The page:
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Susan's Trip to Medellin, Colombia

Susan's Trip to Medellin, Colombia

Juan Sebastián walked into the Ibu Pop-up Shop in Palm Beach, having driven from Miami for this reason alone, to look and see for himself what Ibu is about. I work with artisans in Colombia, he said gently with an accent and with such humility and excitement that I had to lean in to get the story. You must come. And he said it with a kind of quiet conviction such that I knew my bags were already packed.  

Last Friday, just six weeks later, I land in Medellin and find Juan Sebastián and his partner Juan Pablo, greeting me, carrying me over winding mountain roads into the city in the dark of the night. The next morning, we enter a gathering of indigenous artisans from the 87 diverse ethnic groups of Colombia to see their highly textural, organic, breathtaking craft.  

The indigenous women I am meeting are from the Amazon, from Putamayo, the coast, the Sierra Nevada mountains. They have taken tiny boats, then small boats, and then larger boats, until they take buses, or whatever they must take - over the thundering rivers and high mountains to find their way to Medellin, this city of 2.5 million people. They are heroes, an insider whispered, speaking of the lengths these artisans will go to support their communities.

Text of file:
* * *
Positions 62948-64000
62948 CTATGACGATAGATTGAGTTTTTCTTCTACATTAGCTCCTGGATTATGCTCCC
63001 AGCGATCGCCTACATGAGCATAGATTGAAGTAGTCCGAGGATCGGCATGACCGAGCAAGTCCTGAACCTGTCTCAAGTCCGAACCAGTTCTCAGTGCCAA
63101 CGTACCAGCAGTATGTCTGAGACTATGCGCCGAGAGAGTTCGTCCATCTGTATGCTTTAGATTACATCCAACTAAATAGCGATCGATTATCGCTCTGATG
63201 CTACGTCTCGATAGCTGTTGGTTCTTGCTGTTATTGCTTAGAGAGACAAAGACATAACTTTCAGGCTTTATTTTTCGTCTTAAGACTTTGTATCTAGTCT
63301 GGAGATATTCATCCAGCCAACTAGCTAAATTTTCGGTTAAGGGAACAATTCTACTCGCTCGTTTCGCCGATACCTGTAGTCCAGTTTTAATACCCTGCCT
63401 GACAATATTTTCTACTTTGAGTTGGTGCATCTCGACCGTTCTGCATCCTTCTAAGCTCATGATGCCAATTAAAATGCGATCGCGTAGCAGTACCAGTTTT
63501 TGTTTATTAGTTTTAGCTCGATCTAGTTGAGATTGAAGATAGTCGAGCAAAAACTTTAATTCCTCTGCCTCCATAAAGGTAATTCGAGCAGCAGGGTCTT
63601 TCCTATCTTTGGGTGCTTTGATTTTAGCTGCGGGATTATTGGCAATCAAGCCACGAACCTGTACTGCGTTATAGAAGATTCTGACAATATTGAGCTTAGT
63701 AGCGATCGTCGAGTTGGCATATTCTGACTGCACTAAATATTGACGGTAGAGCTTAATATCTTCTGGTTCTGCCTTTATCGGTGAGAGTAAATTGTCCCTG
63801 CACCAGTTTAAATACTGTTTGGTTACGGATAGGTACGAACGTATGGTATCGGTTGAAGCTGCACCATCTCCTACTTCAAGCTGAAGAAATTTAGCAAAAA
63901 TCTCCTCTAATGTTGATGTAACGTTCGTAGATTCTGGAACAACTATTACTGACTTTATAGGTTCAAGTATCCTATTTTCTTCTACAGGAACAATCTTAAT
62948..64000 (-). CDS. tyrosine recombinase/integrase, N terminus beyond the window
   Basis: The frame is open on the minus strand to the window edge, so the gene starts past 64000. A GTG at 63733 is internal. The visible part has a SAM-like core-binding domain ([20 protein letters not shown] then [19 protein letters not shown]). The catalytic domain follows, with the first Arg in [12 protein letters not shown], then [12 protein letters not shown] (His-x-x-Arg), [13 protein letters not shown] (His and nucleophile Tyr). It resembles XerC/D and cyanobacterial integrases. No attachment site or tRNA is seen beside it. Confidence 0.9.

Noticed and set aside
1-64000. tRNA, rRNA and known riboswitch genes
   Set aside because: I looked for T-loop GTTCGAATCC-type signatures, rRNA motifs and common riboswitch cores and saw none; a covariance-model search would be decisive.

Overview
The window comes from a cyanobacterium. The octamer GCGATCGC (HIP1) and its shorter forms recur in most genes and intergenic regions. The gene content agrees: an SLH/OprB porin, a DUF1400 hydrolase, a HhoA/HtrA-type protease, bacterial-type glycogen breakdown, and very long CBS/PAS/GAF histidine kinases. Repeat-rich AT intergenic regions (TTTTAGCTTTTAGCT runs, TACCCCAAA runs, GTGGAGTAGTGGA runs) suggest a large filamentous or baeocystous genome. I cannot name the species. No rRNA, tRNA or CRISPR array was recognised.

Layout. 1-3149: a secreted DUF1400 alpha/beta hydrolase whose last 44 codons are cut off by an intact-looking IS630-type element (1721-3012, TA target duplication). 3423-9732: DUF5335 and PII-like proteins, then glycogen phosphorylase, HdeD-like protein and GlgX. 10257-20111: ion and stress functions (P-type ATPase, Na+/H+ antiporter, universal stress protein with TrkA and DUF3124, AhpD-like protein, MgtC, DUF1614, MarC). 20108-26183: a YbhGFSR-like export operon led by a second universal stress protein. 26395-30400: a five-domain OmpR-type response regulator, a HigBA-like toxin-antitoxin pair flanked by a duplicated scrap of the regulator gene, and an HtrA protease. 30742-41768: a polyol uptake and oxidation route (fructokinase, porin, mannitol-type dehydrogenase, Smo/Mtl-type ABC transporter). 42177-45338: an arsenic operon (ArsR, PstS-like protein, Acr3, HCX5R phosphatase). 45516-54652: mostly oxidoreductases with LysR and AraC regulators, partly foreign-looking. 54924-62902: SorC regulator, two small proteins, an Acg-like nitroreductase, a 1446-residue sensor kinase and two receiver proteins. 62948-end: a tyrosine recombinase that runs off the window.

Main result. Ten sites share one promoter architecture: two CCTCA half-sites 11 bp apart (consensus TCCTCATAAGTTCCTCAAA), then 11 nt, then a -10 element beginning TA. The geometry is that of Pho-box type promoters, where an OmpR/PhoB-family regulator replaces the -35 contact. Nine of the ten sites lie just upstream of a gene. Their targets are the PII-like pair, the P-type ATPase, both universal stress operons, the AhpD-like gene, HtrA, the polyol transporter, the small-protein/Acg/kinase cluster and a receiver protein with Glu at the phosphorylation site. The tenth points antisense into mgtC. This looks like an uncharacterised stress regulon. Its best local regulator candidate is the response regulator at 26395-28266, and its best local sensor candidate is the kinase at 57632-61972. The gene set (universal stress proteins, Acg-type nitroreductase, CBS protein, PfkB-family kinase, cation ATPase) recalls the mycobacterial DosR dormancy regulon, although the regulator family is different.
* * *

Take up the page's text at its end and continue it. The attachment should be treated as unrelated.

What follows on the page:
I meet the young woman, below left, five months pregnant with life, who takes off her ceremonial neckpiece and wraps it, still warm, around my shoulders. I meet the elder master of the mastersbelow center, the real Ibu in the room, who tells me that, together, whatever we can dream, we can create. I meet a refugee from the internal 50 year war, below right, who has had to flee her ancestral territories, still weaving her people's ancient craft in the city where she is a stranger. 

It is because of two men who care about all of this that I am here. And it is because of these women, these heroes, that I am already planning my return.

Whatever we can dream, we can create, says the Ibu in the harvest of her years. The refugee, expertly winding fibers, needle in hand, dreams of returning to her home in peace. The mother in waiting dreams of offering her child a future as colorful as her people's past. As I hammer out an order, design a lampshade, revise a clutch, imagine a table setting; I, too, hold a dream that these women rise in sovereignty and dignity by the art and earnings of their hands.  

And that, through these heroes, we will learn again how to belong together to this diverse, abundant earth.

From Medellin, 

Susan Hull Walker

 

 

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